Varsity Tutors always has a different ISEE Middle Level Reading Question of the Day ready at your disposal! If you’re just looking to get a quick review into your busy day, our ISEE Middle Level Reading Question of the Day is the perfect option. Answer enough of our ISEE Middle Level Reading Question of the Day problems and you’ll be ready to ace the next test. Check out what today’s ISEE Middle Level Reading Question of the Day is below.

The ISEE contains a portion that focuses on Middle Level Reading. The section is made up of 25 questions separated amongst five texts. The questions task your middle school level child with determining the main ideas, making inferences, and identifying conclusions with these passages. The ISEE Middle Level Reading test review Learning Tools offer you the option to assess your child’s abilities in those areas. Your child is able to work with a variety of options, which all function as standalone study aids and work well together. One such valuable study aid offered by Varsity Tutors’ Learning Tools is the Question of the Day. This is a question that is changed on a daily basis using the practice tests that are based on the test itself. Whether you are using the tools to enhance your child’s learning at school or to help them study for the ISEE, your child can get free daily test practice.

When your child is studying Middle Level Reading, they should take some time to figure out what concepts they need to really improve in. If your child is spending time on material they are already solid in, they are wasting the time they could be using on the more important areas. By determining specific areas of weakness, your child would be able to spend less time overall studying, since they are only working on what they need. Of course, your child can use the Learning Tools to regularly look back and refresh on the material they haven’t been practicing as much.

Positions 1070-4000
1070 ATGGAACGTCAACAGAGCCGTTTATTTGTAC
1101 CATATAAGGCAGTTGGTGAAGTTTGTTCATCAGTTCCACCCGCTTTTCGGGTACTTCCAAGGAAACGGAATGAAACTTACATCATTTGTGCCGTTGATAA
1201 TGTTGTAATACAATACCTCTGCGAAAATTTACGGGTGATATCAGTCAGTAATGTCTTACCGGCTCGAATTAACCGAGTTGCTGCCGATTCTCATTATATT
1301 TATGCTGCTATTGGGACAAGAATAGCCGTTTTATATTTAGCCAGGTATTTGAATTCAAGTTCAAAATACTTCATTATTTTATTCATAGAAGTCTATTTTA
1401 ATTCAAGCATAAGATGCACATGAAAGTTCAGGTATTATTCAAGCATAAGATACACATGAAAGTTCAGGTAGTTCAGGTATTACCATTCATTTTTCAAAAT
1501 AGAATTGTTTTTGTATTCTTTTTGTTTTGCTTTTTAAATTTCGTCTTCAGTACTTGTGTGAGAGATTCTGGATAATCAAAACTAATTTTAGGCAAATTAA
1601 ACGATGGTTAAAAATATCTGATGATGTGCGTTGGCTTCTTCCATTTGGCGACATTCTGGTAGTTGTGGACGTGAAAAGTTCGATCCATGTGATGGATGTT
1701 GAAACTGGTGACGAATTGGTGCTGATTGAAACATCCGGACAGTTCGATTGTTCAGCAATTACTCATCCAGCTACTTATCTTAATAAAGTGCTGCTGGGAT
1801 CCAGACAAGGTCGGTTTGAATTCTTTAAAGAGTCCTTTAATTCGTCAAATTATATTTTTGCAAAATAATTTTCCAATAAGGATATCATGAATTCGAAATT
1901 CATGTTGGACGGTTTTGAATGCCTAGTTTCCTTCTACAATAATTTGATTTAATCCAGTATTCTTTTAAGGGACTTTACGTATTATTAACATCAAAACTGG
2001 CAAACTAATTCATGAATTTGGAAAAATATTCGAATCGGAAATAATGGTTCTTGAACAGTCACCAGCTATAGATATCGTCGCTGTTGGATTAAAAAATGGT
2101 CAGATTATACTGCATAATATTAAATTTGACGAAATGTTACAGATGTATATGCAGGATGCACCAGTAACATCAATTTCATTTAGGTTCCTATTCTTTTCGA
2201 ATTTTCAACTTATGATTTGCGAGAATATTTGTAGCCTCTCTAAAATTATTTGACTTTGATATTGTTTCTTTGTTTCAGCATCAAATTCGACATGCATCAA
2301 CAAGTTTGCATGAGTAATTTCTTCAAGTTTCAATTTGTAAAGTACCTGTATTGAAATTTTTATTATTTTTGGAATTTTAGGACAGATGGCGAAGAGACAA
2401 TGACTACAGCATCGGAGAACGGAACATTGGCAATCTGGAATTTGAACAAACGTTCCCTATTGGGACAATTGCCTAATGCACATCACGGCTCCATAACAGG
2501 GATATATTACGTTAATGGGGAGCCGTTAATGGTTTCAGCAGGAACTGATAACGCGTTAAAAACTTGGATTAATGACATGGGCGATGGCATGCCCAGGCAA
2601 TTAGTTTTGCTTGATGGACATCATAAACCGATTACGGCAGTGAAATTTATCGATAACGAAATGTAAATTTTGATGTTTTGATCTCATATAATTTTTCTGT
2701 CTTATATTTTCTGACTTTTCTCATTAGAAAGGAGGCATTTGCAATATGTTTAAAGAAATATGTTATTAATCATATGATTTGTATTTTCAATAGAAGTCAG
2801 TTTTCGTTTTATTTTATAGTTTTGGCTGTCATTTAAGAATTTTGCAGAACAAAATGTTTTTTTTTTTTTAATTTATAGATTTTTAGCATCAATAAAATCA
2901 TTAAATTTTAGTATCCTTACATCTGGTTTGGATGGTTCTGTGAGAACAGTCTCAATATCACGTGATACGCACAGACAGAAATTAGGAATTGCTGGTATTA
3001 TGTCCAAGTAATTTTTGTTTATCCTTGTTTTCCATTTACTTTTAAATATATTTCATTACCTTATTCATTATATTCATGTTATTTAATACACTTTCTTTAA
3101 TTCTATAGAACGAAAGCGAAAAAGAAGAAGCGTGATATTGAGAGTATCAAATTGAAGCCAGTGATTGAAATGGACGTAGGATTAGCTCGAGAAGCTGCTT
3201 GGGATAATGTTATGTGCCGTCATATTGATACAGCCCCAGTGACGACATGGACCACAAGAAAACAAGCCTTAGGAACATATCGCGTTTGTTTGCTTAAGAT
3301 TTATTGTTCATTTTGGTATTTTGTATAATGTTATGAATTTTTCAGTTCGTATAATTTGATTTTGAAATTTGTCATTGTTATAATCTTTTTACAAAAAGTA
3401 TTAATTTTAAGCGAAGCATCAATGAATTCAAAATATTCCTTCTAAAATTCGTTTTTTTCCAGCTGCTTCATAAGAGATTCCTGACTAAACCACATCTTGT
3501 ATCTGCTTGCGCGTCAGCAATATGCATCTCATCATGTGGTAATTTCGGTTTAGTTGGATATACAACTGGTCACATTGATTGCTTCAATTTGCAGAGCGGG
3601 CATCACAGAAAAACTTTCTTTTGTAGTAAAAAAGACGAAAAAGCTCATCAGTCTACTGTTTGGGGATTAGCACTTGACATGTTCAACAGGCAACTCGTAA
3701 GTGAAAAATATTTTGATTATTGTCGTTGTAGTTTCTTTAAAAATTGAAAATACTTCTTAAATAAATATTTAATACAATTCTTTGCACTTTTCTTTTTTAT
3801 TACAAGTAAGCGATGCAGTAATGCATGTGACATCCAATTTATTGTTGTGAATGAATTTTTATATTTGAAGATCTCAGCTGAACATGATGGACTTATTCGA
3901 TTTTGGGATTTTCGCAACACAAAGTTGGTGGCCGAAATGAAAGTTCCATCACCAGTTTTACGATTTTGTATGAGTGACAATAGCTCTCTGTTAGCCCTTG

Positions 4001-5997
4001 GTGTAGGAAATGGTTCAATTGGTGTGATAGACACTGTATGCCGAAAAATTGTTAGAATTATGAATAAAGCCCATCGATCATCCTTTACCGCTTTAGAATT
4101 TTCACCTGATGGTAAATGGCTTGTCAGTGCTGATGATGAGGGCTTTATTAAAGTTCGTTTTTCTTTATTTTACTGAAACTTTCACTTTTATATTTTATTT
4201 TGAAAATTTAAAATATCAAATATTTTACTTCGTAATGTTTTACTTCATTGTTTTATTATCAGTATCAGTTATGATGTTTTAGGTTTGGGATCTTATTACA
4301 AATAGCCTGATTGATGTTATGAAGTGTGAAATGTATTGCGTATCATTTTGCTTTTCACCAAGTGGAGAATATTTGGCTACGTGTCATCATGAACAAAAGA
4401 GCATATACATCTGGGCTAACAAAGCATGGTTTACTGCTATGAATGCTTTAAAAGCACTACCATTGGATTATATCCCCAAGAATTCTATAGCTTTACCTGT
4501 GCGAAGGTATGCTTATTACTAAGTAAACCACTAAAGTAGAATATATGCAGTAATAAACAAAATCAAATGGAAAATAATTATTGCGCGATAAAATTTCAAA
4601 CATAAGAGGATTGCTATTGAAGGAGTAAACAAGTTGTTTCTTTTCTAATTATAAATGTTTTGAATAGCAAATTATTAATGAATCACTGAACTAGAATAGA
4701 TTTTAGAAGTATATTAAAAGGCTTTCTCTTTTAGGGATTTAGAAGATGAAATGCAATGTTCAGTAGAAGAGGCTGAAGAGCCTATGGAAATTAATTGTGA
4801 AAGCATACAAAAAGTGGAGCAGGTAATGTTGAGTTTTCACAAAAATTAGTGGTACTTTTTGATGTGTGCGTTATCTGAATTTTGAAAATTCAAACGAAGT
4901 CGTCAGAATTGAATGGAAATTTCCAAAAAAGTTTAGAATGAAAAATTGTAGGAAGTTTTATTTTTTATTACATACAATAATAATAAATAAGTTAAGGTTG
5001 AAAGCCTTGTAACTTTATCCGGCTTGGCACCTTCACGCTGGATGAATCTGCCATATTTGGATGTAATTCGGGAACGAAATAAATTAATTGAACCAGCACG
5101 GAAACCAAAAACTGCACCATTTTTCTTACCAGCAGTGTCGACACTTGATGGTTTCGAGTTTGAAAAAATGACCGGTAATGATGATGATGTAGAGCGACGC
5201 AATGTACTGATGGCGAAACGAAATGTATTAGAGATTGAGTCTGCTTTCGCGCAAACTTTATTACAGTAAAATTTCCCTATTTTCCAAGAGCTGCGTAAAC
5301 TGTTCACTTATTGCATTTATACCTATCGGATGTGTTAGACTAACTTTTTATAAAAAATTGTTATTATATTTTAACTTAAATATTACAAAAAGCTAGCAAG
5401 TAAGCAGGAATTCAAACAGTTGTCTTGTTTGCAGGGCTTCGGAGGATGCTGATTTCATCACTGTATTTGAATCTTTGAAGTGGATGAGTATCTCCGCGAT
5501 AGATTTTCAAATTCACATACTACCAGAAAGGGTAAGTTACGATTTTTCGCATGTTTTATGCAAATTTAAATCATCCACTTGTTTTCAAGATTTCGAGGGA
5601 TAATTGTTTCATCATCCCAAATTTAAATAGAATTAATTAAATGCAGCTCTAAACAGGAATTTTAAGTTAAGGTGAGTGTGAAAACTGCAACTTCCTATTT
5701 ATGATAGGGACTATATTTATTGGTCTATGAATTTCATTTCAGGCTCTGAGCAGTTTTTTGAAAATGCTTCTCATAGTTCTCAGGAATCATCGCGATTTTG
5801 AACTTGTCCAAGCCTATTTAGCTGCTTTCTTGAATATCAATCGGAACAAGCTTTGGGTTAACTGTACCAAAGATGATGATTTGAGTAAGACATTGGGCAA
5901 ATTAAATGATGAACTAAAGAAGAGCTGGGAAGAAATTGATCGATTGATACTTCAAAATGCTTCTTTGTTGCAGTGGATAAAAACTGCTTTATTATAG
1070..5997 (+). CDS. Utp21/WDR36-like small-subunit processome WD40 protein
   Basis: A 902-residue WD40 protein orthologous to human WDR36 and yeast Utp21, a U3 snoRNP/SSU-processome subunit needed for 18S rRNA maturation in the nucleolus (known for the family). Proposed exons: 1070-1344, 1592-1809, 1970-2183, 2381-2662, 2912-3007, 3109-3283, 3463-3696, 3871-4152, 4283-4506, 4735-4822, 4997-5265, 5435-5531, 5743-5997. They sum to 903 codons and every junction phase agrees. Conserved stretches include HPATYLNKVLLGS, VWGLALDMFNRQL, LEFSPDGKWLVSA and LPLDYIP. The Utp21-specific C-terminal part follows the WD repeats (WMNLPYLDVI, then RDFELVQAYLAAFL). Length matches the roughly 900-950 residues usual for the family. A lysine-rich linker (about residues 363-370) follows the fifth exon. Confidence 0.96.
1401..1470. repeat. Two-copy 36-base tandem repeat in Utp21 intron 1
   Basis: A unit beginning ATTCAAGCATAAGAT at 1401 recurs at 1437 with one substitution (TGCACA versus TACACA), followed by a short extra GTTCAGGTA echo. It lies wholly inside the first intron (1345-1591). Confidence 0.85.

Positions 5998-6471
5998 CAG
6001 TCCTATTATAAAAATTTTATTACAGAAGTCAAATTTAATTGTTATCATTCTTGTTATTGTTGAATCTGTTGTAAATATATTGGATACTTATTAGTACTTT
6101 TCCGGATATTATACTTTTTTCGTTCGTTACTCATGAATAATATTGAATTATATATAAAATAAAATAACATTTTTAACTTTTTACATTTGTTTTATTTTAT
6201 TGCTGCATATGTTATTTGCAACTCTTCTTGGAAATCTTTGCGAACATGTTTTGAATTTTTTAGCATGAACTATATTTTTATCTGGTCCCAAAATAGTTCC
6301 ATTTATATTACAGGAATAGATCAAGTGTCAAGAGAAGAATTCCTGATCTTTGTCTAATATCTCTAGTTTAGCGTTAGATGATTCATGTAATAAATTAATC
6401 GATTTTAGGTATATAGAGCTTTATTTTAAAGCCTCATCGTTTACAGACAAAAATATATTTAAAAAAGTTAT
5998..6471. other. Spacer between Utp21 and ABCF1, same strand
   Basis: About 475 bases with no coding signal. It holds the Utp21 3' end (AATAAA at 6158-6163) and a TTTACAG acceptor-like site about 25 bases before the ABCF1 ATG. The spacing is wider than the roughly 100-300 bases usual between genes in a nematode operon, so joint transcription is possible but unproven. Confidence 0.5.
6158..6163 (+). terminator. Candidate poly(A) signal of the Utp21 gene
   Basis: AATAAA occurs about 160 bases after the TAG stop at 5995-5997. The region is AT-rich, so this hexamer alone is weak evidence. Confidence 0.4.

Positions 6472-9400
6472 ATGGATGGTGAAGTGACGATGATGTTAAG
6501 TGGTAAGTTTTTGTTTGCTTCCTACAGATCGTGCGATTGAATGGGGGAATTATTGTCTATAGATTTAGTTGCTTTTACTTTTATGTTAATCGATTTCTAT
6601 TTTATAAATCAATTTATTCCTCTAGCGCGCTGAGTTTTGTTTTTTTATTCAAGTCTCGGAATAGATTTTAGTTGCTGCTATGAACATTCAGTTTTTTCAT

Throughout the ISEE Middle Level Reading test practice, your child will look into contemporary life passages dealing with ideas, details, themes, supporting ideas, text analysis, tone, figurative language, style, relationships between texts like cause and effect, logic, organization, genre, compare and contrast, predictions, and inferences. They look at the same basic concepts in history, science, and humanities. With the Question of the Day, they will be tested on each of these concepts. Your child gets free daily test practice from a phone, tablet, or computer at any time of the day. In fact, they are given a full analysis based on their answer, which details their percentile, compares their right vs wrong, and thoroughly explains the reason for the answer.

Anytime your child isn’t sure of why they got the answer correct or incorrect, it is important to check the explanation at the bottom. It provides a detailed breakdown of the core concept, and how it applies to the problem or text at hand. If your child needs to study the concept further, you can choose other Learning Tools, such as flashcards, Learn by Concept, or the practice tests. These offer your child additional practice at each concept, and they can choose to use one tool or use them all for a comprehensive review.